An opinion writer in the Wall Street Journal says that lowering the voting age to 18 during the Vietnam War era was a mistake. It should go back to 21.
His logic, if you can use that term for this essay, begins with his assessment that “adolescents today are dramatically unprepared to vote”. Considering the results of the last presidential election, many much older folks are also “dramatically unprepared” (or don’t vote at all).
Everyone is ignorant. At some point in our lives, and about some, probably many, subjects.
Learning is about reducing that ignorance. It’s why we have schools and teachers and mentors and books.
And if we are not interested in learning about a particular topic, that’s ok too.
The problem comes when we form an opinion on a particular topic while still largely ignorant about that topic.
It gets even worse when someone is in a position to make public policy decisions around that topic while still largely ignorant about it.
This is why we have experts. Traditionally, society asks select people who have studied a subject in depth to then explain it to the rest of us. We trust them to be complete and accurate. We have to.
For example, I certainly have never studied climate science. I took some 101-type science classes in high school and college. But my basic understanding of how climate works is based on reading works by scientists (more often, science explainers) who know much more than I do.
As a result, I rely on the fact that the work of an overwhelming number of experts in this field say climate change is happening, it will be a serious threat to the world, and there are things that can be done to at least slow it down.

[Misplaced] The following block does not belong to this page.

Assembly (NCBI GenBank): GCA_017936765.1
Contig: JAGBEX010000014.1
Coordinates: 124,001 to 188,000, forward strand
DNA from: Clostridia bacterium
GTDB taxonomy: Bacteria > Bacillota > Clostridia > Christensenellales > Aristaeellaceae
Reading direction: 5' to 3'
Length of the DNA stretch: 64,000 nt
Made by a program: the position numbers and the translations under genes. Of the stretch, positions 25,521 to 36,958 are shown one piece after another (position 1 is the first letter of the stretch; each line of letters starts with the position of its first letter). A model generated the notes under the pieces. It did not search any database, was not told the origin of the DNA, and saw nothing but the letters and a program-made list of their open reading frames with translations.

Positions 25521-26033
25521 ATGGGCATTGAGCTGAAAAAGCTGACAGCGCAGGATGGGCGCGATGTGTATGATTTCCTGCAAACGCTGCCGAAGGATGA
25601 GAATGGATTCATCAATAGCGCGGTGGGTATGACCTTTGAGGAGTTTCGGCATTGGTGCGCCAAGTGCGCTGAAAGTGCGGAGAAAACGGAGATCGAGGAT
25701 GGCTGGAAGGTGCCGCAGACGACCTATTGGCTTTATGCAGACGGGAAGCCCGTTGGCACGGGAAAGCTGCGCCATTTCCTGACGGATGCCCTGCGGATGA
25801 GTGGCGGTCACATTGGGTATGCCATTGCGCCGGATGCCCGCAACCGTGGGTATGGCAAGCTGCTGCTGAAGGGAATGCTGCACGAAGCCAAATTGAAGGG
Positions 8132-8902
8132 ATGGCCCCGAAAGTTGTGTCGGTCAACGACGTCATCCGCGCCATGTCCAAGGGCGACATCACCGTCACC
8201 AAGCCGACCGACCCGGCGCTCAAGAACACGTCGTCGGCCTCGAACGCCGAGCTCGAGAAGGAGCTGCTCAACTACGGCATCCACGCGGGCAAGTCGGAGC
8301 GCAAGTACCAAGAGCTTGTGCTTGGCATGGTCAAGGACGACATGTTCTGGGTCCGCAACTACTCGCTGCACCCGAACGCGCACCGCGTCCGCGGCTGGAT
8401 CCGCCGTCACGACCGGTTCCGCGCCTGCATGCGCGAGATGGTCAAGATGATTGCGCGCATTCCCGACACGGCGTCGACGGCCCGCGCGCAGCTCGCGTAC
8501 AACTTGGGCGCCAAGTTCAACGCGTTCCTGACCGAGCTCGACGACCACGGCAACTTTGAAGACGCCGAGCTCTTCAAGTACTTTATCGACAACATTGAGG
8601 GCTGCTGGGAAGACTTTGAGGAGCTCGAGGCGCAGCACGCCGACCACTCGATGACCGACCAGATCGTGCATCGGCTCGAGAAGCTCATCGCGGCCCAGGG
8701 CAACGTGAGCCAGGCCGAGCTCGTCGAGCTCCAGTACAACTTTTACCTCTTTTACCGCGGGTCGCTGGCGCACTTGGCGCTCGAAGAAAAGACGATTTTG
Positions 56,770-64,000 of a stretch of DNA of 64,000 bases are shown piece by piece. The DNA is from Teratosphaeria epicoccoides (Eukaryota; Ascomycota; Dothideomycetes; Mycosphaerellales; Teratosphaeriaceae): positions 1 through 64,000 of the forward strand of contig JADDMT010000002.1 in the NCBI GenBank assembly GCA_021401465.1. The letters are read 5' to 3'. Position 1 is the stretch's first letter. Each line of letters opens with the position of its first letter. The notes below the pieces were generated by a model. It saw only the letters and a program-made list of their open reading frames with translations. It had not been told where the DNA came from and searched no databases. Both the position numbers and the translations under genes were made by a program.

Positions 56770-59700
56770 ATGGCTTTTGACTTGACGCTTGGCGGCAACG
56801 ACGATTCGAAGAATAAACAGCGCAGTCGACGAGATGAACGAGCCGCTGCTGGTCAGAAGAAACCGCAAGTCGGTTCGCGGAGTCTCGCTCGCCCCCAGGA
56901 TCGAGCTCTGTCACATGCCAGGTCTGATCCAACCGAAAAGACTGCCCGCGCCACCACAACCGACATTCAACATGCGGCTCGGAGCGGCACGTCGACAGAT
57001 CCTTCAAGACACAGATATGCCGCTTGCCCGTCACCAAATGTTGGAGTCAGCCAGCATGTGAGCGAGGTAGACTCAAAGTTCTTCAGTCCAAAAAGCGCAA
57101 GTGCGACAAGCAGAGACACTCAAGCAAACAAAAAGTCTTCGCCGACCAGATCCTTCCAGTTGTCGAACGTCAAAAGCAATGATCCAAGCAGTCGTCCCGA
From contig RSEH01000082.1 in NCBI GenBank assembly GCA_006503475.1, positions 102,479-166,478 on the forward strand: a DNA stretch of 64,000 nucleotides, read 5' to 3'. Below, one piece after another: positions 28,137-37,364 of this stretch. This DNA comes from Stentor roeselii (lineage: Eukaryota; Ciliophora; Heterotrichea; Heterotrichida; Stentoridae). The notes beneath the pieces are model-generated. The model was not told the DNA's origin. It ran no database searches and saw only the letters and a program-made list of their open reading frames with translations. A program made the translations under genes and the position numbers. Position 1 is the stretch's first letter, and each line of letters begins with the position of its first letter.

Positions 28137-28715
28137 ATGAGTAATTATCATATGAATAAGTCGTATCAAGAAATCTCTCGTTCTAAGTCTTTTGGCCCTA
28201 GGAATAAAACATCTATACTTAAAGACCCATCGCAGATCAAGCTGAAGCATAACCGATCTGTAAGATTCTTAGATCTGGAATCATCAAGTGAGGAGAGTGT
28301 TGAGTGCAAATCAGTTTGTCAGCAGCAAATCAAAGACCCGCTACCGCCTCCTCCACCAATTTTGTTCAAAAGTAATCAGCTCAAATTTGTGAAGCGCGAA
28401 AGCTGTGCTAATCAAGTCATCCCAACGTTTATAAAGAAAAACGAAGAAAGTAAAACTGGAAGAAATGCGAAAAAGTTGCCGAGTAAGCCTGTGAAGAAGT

However, at the moment our country is being led by people who are ignorant of basic scientific principles. Who express a mistrust for scientists, reject their expertise, and make policy based instead on “common sense” and “gut feelings”.1
And it doesn’t stop with climate science.
The political party currently in control of the US government is built around the economic “faith” that cutting taxes for the rich will “trickle down” to the rest of us. Despite a half century or more of evidence to the contrary. Their leaders also propose legislation based on dubious claims about immigration, public education, poverty, voter fraud, and more with little or no supporting data.
Now, I have no issue with people holding their own private misunderstanding of the world and accepting all kinds of conspiracies. Those who think the world is flat can talk to each other all they like. If you want to believe aliens built the pyramids, so be it.
But personal ignorance is one thing. Turning that ignorance into public policy harms everyone, even the ignorant.
November 6, two weeks from today, is your next opportunity to push back against ignorance.
Removing legislators, at all levels, who want to make laws based on their personal ignorance is one of the best reasons I can think of to vote.
Image: a sign at the March for Science, Melbourne, Australia, April 22, 2017. Photograph by John Englart, linked from Wikipedia Commons, and used under a Creative Commons license.
1. Which is possibly me being generous in ascribing their motives. It could be simple fear of change or complex greed.